The joint venture was passionate about partnering with the local community due to the bypass project having such a drastic impact on the towns of Maysville and Pollocksville. The team sponsored the local Volunteer Fire Departments’ annual fundraising, and prioritized repairs to a major roadway damaged during Hurricane Florence.

Despite the many challenges, the $143 million-dollar US17 Maysville Bypass was delivered under budget and seven months ahead of schedule.

Barnhill Contracting, Martin Marietta, and Coastal Precast were named as Pinnacle Partners on this project. Congratulations to the Joint Venture of Balfour Beatty Infrastructure and Branch Civil.

I-77 Over Catawba River Emergency Bridge Replacement: Rock Hill, SC - United Infrastructure Group

United Infrastructure Group Logo

Pinnacle Partners

  • United Demolition
  • Sunbelt Rentals
  • Curtin Company

I-77 Over Catawba River Emergency Bridge Replacement 

I-77 Over Catawba River Emergency Bridge Replacement

The I-77 South Bound bridge over the Catawba River is located between Fort Mill and Rock Hill, SC, and serves as the primary route from Charlotte. Because of the importance of the route, SCDOT limited the shutdown of the bridge for deck replacement to merely 17 days.

Crews worked odd hours almost every night and weekend to ensure a timely start on critical path activities when the Southbound bridge shut down began. Over 20 crews of UIG and United Demolition employees, and more than 30 subcontractors and suppliers spent the next 2 weeks working 12 hour shifts to remove, replace, and reconfigure traffic back to the Southbound bridge.

So many crews at one project in such a small area presented many logistical challenges which were overcome by the team’s detailed planning.  Parking, material and tool storage, meals, breaks, restrooms, sleeping arrangements, and many other factors were planned and executed meticulously to keep the work progressing without distraction. A hospitality team provided 3 hot catered meals per day for each crew, laundry service, Chaplains to boost spirits, snacks, wellness checks, bus service to the project, and anything else the employees needed, resulting in a camaraderie rarely experienced on projects and a team mentality to do whatever it took to achieve the goal.

This amazing team demolished and recycled millions of pounds of concrete and rebar and then replaced 50,000 square feet of bridge deck two and a half days ahead of schedule, resulting in UIG earning the maximum bonus provided by SCDOT of $180,000—all which was distributed to the employees on the project who made it a success. 

United Demolition, Sunbelt Rentals, and Curtin Company were named as Pinnacle Partners on this project. Congratulations to United Infrastructure Group!

Toxaway Pedestrian Suspension Bridge Design Build Project: Lake Jocassee, SC - Crowder


Toxaway Pedestrian Suspension Bridge Design Build Project

Toxaway Pedestrian Suspension Bridge Design Build Project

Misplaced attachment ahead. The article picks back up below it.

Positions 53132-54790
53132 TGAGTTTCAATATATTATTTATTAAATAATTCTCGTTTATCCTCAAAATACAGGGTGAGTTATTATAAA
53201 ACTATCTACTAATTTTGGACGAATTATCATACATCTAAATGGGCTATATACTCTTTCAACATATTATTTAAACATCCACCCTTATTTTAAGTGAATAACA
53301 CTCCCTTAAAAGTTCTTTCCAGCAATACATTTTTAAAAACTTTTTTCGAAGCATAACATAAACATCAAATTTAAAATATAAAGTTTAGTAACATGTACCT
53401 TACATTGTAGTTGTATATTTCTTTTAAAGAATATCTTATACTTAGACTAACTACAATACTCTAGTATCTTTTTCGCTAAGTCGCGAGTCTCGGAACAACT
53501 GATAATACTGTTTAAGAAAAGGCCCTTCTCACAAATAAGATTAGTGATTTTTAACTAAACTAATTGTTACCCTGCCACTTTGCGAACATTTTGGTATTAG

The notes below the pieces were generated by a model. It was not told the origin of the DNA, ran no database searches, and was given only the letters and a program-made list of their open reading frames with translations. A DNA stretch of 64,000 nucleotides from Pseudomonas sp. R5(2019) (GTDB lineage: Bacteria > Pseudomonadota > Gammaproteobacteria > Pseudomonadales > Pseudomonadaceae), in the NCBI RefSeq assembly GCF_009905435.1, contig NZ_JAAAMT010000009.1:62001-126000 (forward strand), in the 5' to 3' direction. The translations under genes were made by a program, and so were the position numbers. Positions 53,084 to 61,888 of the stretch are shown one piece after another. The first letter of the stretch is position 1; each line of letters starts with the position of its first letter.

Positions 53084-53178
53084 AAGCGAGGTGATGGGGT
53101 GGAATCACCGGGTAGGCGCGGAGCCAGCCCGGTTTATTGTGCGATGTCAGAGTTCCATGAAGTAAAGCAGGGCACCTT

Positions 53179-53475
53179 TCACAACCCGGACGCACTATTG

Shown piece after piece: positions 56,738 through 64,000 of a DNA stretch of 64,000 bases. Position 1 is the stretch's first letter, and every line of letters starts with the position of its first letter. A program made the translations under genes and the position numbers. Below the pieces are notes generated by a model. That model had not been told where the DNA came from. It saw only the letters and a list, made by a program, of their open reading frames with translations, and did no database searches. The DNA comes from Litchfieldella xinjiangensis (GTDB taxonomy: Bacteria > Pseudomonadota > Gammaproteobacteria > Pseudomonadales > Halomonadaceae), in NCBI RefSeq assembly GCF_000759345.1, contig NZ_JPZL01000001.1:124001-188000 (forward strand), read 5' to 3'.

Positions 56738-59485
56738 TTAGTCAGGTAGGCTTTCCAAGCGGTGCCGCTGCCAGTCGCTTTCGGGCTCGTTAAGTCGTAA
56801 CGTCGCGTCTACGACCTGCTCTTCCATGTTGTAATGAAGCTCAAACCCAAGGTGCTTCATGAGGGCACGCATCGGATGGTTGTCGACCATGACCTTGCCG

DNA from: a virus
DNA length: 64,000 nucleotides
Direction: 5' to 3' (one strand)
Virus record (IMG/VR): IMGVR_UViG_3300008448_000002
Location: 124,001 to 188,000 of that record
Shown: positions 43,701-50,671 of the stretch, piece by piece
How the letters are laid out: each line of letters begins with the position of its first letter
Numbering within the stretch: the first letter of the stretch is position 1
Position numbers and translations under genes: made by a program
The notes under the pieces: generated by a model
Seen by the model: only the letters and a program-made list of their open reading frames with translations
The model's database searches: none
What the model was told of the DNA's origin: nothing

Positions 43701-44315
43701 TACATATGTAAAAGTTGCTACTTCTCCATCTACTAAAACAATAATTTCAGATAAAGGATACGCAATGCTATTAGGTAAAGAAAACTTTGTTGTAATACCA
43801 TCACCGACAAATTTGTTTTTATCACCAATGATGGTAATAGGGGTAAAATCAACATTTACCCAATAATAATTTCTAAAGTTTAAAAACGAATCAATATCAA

After a bridge inspection revealed severe deterioration of various components, Crowder Construction Company with KCI as lead designer, was chosen as the best value team for Design-Build Repairs of the 224-foot Toxaway Pedestrian Suspension Bridge.  The bridge superstructure was replaced with fiberglass components while reusing existing suspension cables, foundations, and reinforced anchor blocks—allowing the bridge to be operational during construction while providing a safe solution that prolongs the life of the structure. The project was in a remote location on Lake Jocassee, where there is no vehicle access. Barges were used to float material, equipment, tools, and supplies to the jobsite, and a boat was used to transport workers 35 minutes to and from the site daily.

The remote location presented several challenges, including but not limited to there being no cell reception, therefore Crowder had to establish a satellite phone connection. Emergency personnel were brought in to establish a plan for support and evacuation, if needed. A complex scaffolding system had to be developed to safely inspect, remove and replace the bridge. The remote location also demanded a strict adherence to material deliveries, manpower allocation, and inspections.

An unforeseen challenge developed as Crowder removed the existing wood tower columns to replace with fiberglass columns. The wood columns sat much deeper into the concrete than anticipated, therefore requiring additional effort and inspections to remove the existing columns to ensure adequate support for the tower with the new columns. Crowder met this challenge with no additional cost or schedule delay.

Constant communication among the team ensured awareness of current conditions; kept the project safe without any incidents, on schedule, and within budget; and kept trail closures to an absolute minimum.

Congratulations once again to the Crowder team.

Best Utility Projects

Walhalla WTP and Raw Water Intake: Wallhalla, SC - Harper General Contractors

Harper General Contractors

Walhalla WTP and Raw Water Intake

Walhalla WTP and Raw Water Intake

Harper, GMC and the City of Walhalla, SC worked for four years to design a facility that would give the city independence from surrounding municipalities, produce clean drinking water, be easy to operate and maintain, and fit into the high-end neighborhoods on Lake Keowee. Included in the project is both the new treatment facility's industrial equipment and administrative operations, which contains the chemical feed equipment, electrical room, laboratory, and office spaces. Aesthetics drove the design so that the facility neither looked nor sounded like an intake structure, but instead its “boathouse” appearance fit in with the beautiful Lake Keowee community.